It has been hypothesized that fibrinogen clusters with several components of the metabolic syndrome, thus increasing its cardiovascular risk. The aims of the present study were to assess in a large population-based cohort of patients with type 2 diabetes (1) variables associated with fibrinogen and (2) the relationship between hyperfibrinogenemia, a number of components of the metabolic syndrome, and coronary heart disease (CHD).
We identified a cross-sectional, population-based cohort of 1574 patients with type 2 diabetes using multiple sources of ascertainment. Components of the metabolic syndrome were hypertension (systolic blood pressure > or = 160 mmHg and/or diastolic blood pressure > or = 95 mmHg and/or treatment with antihypertensive drugs), dyslipidemia (tryglicerides >2.82 mmol/l and/or HDL-cholesterol <1.03 mmol/l), hyperuricemia (uric acid >416 micromol/l) and increased albumin excretion rate (AER > or = 20 microg/min).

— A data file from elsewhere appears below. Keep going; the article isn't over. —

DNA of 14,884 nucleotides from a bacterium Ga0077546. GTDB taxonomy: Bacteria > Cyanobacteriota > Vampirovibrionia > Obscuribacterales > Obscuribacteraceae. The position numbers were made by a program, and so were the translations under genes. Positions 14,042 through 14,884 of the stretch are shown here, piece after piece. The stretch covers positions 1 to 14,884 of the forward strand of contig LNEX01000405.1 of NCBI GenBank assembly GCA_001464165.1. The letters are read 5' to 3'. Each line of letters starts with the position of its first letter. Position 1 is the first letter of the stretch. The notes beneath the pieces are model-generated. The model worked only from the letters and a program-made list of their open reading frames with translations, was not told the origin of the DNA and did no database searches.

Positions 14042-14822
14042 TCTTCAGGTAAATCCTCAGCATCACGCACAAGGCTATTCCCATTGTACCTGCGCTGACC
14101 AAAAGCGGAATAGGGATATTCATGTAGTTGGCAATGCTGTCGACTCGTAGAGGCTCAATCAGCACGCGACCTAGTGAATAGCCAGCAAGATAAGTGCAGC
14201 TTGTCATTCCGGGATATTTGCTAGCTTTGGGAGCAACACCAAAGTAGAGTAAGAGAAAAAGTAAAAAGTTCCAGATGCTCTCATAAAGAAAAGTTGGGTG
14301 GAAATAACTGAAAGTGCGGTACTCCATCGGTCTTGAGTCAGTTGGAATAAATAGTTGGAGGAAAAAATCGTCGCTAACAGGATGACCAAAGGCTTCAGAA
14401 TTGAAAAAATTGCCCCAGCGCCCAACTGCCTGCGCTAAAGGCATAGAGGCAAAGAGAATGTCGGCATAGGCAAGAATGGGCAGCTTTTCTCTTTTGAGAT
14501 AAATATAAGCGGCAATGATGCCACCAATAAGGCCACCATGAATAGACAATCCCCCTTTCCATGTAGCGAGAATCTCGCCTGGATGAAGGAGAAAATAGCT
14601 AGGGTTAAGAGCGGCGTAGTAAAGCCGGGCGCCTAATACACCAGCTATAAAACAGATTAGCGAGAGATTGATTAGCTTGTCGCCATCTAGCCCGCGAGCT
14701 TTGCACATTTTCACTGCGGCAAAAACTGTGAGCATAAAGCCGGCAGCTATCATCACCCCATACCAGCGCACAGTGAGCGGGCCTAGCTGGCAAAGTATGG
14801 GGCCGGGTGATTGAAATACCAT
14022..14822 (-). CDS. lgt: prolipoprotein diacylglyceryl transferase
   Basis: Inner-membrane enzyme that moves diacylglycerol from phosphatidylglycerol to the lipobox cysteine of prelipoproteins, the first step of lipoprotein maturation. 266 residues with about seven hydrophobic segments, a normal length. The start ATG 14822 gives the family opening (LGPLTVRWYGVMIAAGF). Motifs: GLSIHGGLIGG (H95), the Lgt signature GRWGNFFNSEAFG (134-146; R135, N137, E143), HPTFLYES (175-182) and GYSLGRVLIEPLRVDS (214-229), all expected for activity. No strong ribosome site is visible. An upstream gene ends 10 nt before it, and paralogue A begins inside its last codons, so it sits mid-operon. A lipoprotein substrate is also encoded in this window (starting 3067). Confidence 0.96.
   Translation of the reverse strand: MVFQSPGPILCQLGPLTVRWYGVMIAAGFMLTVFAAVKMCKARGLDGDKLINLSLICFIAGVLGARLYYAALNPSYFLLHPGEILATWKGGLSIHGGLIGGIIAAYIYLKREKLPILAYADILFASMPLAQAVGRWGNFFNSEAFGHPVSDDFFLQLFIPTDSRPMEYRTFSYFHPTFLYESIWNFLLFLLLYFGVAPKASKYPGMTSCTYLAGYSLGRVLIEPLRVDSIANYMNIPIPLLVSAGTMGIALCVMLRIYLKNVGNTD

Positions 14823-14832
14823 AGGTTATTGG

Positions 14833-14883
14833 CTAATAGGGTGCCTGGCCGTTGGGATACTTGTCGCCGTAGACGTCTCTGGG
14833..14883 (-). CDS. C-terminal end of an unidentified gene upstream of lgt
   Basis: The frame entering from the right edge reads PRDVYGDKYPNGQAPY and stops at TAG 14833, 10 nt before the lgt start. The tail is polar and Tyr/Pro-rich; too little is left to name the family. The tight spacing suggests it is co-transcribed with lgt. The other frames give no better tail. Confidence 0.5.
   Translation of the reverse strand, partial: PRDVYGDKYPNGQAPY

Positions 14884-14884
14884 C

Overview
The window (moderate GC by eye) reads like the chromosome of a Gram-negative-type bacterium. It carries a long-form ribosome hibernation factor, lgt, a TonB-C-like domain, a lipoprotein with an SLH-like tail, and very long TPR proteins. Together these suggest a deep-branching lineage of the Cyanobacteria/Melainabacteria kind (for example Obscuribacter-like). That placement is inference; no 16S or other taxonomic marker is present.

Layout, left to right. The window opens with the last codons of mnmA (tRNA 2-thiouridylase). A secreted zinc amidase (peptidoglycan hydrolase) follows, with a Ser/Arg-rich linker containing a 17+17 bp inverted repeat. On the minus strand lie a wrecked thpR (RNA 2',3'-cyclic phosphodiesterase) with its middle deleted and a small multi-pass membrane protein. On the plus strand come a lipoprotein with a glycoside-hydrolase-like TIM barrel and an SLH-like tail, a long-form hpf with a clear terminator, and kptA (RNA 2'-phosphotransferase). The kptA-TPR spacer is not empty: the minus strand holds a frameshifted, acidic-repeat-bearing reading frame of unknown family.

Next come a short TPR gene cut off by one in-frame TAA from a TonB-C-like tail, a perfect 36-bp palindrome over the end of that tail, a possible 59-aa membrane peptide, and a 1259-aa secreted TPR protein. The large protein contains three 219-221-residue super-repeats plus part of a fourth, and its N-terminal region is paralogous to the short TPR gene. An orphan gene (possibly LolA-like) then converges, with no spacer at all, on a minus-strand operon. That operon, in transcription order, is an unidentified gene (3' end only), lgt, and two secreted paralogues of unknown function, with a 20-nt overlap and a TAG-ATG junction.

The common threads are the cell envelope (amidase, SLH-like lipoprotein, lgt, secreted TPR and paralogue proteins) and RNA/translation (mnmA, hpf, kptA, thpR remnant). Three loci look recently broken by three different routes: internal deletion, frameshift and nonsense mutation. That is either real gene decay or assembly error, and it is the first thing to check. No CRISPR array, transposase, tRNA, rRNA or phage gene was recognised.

Fibrinogen increases with age, HbA(1c), smoking, hypertension and a number of components of the metabolic syndrome, even after adjustment for confounders. Prevalence of CHD increases linearly across quartiles of fibrinogen (from 26.1 to 40.6%, p=0.046). However, in logistic regression, after adjustment for both confounders and known risk factors for CHD, the role of fibrinogen is no more significant, whereas ORs for HbA(1c) between 6.8 and 8.8% and >8.8% vs values <6.8% are, respectively, 1.91 (95% CI 1.36-2.69) and 1.56 (1.07-2.27).
This population-based study shows that fibrinogen increases with age, HbA(1c), smoking, hypertension and a number of components of the metabolic syndrome, independent of major confounders. We also found that poor blood glucose control was associated with CHD.